We’re all intimately—some might even say too intimately—acquainted with Owen Wilson’s comic performances in movies like “Shanghai Noon,” “Shanghai Knights,” “The Wedding Crashers” and “Starsky and Hutch.” But before he settled into this recent rut, Wilson turned up in a number of intriguing movies where he tested his range as an actor. Truth be told, none of these forays into more dramatic parts are particularly successful as movies (the first three on the list below you might not even have heard of). But they remind us that Wilson is more than just a goofy face; and they’re precisely the kind of projects he should think about pursuing as he begins to rebuild his career.
“Permanent Midnight” (1998) 3 of 5 stars
In this harrowing, darkly comic drama based on the memoir by Jerry Stahl, Ben Stiller plays the heroin-junkie TV writer Stahl and Wilson is Nicky, one of his enabler friends. Wilson isn’t given much to do, but his few scenes with Stiller are powerful and memorable. And while the movie turns overwrought and uneven, it’s still a chilling portrait of life in the Hollywood fast lane.
“The Minus Man” (1999) 2 of 5 stars
One of Wilson’s least-seen efforts is this oddball drama about a mild-mannered serial killer who drifts across the country choosing victims he believes want to be killed. The storytelling is confused and tedious, but Wilson proves surprisingly convincing as a laconic boy-next-door whose sunny exterior is masking a savage core.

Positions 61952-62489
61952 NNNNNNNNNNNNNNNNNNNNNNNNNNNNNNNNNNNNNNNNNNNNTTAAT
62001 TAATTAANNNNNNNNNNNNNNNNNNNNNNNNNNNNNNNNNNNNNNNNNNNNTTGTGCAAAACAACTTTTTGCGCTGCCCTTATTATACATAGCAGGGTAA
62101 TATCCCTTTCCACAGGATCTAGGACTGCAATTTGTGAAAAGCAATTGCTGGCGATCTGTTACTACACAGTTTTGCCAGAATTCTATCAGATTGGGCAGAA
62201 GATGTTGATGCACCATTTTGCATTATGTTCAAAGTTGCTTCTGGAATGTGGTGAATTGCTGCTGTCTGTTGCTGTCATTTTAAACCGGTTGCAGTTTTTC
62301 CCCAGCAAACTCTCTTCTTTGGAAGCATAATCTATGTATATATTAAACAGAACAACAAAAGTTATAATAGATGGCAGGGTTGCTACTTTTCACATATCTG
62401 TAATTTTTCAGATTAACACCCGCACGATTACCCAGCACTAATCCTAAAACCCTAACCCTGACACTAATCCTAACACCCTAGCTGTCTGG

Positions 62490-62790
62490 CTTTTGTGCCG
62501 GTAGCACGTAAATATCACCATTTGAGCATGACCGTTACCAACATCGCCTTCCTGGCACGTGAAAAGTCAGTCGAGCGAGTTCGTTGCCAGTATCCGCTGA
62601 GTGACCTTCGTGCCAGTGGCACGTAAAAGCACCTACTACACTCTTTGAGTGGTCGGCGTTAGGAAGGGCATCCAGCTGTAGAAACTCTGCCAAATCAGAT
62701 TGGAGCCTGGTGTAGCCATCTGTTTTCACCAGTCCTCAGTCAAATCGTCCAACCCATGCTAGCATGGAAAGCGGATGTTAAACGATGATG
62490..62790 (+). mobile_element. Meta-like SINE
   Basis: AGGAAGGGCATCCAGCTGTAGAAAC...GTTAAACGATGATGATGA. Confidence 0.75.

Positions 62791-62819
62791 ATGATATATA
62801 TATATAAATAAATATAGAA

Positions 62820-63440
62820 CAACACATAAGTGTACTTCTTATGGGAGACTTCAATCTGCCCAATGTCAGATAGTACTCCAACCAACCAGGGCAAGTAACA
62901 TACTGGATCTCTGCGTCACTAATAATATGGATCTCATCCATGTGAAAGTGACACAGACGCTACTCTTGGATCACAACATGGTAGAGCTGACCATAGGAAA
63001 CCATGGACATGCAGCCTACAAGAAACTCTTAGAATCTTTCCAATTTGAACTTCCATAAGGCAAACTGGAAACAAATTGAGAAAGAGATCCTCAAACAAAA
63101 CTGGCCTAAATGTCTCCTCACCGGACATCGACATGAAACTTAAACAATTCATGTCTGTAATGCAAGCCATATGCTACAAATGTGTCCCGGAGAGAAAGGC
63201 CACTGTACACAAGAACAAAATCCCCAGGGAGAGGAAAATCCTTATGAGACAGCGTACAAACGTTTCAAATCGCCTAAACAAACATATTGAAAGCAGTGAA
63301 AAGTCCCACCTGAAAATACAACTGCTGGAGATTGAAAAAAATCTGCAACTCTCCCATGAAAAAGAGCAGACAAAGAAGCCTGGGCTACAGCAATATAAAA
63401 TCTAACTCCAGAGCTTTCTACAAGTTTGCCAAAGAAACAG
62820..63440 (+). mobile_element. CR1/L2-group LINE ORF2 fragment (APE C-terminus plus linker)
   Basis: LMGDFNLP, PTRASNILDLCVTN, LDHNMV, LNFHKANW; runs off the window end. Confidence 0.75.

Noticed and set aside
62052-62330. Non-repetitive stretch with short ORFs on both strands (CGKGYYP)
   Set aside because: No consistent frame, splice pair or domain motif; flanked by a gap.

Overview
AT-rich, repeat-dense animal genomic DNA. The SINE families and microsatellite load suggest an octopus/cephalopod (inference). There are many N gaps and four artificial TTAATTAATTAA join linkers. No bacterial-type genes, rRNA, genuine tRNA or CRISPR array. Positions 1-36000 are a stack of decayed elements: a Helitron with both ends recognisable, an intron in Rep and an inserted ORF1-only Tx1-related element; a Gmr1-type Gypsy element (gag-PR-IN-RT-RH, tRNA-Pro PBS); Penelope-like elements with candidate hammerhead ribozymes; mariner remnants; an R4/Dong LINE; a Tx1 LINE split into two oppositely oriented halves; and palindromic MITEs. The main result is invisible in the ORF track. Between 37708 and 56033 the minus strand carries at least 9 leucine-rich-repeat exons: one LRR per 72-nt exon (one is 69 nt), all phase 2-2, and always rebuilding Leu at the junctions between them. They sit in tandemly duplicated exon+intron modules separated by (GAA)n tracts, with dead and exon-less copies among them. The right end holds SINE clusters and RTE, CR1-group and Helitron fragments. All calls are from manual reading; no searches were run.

“Behind Enemy Lines” (2001) 2 of 5 stars
Wilson plays a naval navigator whose plane is shot down behind enemy lines in Bosnia in this fact-based war drama. It’s a boilerplate escape-from-hostile-territory movie, and Wilson often looks out of his league amid all the action-movie pyrotechnics. But give him points for taking on the most physically challenging role of his career.
“The Royal Tenenbaums” (2001) 3 of 5 stars
Following three former child prodigies (Luke Wilson, Ben Stiller and Gwyneth Paltrow) reckoning with their lout of a father (Gene Hackman), Tenenbaums features Owen Wilson in a small, affecting role as Eli Cash, a writer of best-selling Western novels. Of Anderson and Wilson’s three screenplay collaborations (the other two are “Bottle Rocket” and “Rushmore”), this offers up the most assured mixture of offbeat humor and tenderness.